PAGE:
The Security Group

The Security group is comprised of developers who participate in the design, implementation, and maintenance of Java Security components.

Submitting Vulnerabilities

If you have any potential vulnerability to report, please see Oracle's Reporting Security Vulnerabilties page.


The term "Security" has broad meanings and interpretations. It spans a wide range of areas, including cryptography, public key infrastructure, secure communication, authentication, and access control. The security component thus comprises a large set of APIs, tools, and implementations of commonly-used security algorithms and protocols.

As security concepts such as permissions are tightly interwoven throughout the entire Java source code, these component pages do not address issues in the other primary component areas (language features and virtual machine implementations, core libraries, graphics subsystems, hotspot, serviceability, etc). For a more detailed treatment, please see the corresponding component pages.

The primary emphasis of these pages is to explore the core security components source bases, and hopefully, get developers up to speed quickly.

The Security Source Layout

The Java security components have been developed and expanded over the years, so the hierarchy may seem complicated simply due to the large number of source files and directories. But the files generally follow fairly straightforward patterns.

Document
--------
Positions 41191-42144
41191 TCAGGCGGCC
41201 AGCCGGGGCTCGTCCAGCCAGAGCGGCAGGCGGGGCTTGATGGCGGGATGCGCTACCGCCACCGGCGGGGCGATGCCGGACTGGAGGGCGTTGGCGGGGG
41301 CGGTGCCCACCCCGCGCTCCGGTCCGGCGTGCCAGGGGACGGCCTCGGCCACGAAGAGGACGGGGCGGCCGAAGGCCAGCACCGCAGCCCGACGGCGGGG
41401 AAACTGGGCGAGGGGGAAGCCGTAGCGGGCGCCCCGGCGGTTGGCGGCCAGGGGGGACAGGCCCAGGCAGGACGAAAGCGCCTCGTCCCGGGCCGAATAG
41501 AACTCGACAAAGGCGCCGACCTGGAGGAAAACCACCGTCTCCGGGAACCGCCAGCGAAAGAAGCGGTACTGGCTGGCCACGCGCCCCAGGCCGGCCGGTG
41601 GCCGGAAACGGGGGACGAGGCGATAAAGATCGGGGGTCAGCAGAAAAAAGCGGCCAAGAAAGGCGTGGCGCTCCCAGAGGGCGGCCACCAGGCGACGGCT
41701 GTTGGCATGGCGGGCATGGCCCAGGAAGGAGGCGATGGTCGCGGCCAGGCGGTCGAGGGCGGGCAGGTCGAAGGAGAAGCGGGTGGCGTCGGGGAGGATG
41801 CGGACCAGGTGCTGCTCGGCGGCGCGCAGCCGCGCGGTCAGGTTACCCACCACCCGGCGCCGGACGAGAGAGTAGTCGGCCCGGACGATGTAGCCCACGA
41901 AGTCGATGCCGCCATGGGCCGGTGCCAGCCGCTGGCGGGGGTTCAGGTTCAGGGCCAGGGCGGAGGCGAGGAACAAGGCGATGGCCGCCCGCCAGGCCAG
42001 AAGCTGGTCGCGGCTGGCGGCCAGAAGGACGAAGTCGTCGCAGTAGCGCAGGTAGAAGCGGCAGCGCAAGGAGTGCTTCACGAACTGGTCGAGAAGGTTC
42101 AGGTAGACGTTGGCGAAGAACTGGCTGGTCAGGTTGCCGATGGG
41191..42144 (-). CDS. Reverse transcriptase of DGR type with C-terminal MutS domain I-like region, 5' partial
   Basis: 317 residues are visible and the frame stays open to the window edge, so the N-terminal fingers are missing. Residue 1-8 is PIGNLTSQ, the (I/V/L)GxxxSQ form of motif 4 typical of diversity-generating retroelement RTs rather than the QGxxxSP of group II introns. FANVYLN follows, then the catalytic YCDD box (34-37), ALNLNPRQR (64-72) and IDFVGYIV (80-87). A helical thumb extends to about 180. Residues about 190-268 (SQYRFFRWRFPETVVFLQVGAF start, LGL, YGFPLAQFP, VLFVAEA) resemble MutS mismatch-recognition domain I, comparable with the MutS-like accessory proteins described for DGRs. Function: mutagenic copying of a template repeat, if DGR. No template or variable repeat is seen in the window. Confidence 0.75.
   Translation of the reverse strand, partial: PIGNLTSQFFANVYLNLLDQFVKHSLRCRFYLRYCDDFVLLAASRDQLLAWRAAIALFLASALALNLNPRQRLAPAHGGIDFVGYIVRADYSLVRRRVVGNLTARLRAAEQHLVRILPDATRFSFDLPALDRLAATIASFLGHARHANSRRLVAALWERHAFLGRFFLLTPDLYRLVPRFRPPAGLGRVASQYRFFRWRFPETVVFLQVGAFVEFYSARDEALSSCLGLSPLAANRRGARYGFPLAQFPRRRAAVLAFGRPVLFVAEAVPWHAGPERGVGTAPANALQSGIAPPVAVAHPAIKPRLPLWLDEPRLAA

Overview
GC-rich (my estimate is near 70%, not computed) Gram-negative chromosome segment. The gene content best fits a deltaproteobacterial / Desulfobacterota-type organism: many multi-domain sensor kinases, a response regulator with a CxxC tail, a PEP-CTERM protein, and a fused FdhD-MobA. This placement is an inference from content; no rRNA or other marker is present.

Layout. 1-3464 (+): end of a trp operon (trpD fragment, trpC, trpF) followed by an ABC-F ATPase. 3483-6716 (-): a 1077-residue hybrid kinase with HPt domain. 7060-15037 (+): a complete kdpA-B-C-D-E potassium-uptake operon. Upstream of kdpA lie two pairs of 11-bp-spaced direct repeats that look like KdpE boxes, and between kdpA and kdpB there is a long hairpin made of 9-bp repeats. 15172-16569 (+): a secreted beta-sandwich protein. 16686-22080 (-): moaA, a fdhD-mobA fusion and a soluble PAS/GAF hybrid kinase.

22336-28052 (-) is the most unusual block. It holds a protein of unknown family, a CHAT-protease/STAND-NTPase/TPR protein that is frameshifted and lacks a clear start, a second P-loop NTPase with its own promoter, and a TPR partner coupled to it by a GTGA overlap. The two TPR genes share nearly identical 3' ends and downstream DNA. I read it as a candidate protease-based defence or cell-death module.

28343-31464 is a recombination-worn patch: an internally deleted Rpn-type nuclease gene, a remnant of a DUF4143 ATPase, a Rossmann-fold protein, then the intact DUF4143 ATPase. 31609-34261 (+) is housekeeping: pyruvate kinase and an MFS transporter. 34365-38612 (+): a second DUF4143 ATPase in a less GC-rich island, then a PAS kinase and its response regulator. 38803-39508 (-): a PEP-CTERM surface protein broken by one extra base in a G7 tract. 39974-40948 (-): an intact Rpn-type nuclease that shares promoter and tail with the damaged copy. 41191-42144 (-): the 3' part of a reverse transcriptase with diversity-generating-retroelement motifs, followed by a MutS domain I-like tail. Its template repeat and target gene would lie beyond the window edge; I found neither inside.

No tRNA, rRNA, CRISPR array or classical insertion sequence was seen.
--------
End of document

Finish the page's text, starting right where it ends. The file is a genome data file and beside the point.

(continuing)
All of the security component source code is included in the OpenJDK project under the jdk subtree. As there are so many different components, they are split into many subdirectories, generally based on functional area. In most cases, the main API and implementation-independent classes live in the java/* or javax/* hierarchy, and the implementation classes are in the sun/* hierarchy. The makefiles used to build these files are generally found in the make subdirectory of the same name. Like any software projects, there are exceptions to this guidance.

Cryptographic Cautions

Anyone who has worked in cryptography knows the import/export of cryptographic code involves complicated legal issues. The JCE in OpenJDK has an open cryptographic interface, meaning it does not restrict which providers can be used. Compliance with United States export controls and with local law governing the import/export of products incorporating the JCE in the OpenJDK is the responsibility of the licensee.

Building the security components

The workspace distribution MUST ALWAYS BE buildable from scratch. As the security components have interdependencies with other parts of the JDK, you should always do a successful tops-down build on any new workspace BEFORE making any changes. It will be very helpful to keep the build log, so that if any changes are not compiling, you can determine the correct makefile to use.

When you have changes that are almost ready to submit, you should delete your build directories and rebuild everything from scratch one last time, just to ensure you haven't introduced an incompatible build change or unexpected interdependency. If your changes might impact other workspaces (such as control, deploy, or install), you should build those workspaces as well. See the build instructions for more information on building the various workspaces.

As mentioned earlier, the makefiles generally follow the package hierarchy. If you make a change to, you should go to the make/java/security and issue a make command from there.

Testing your changes

As a rule, unit tests for fixes and new functionality are pretty much mandatory. However, before submitting changes, you should run the relevent regression tests to make sure that the existing tests continue to pass. For the security component, at a minimum you should run:

The full suite will be run before your changes are placed into the source tree. However, if your changes break something, it will be a lot more work to diagnose, and then fix or back out. Do as much testing as possible.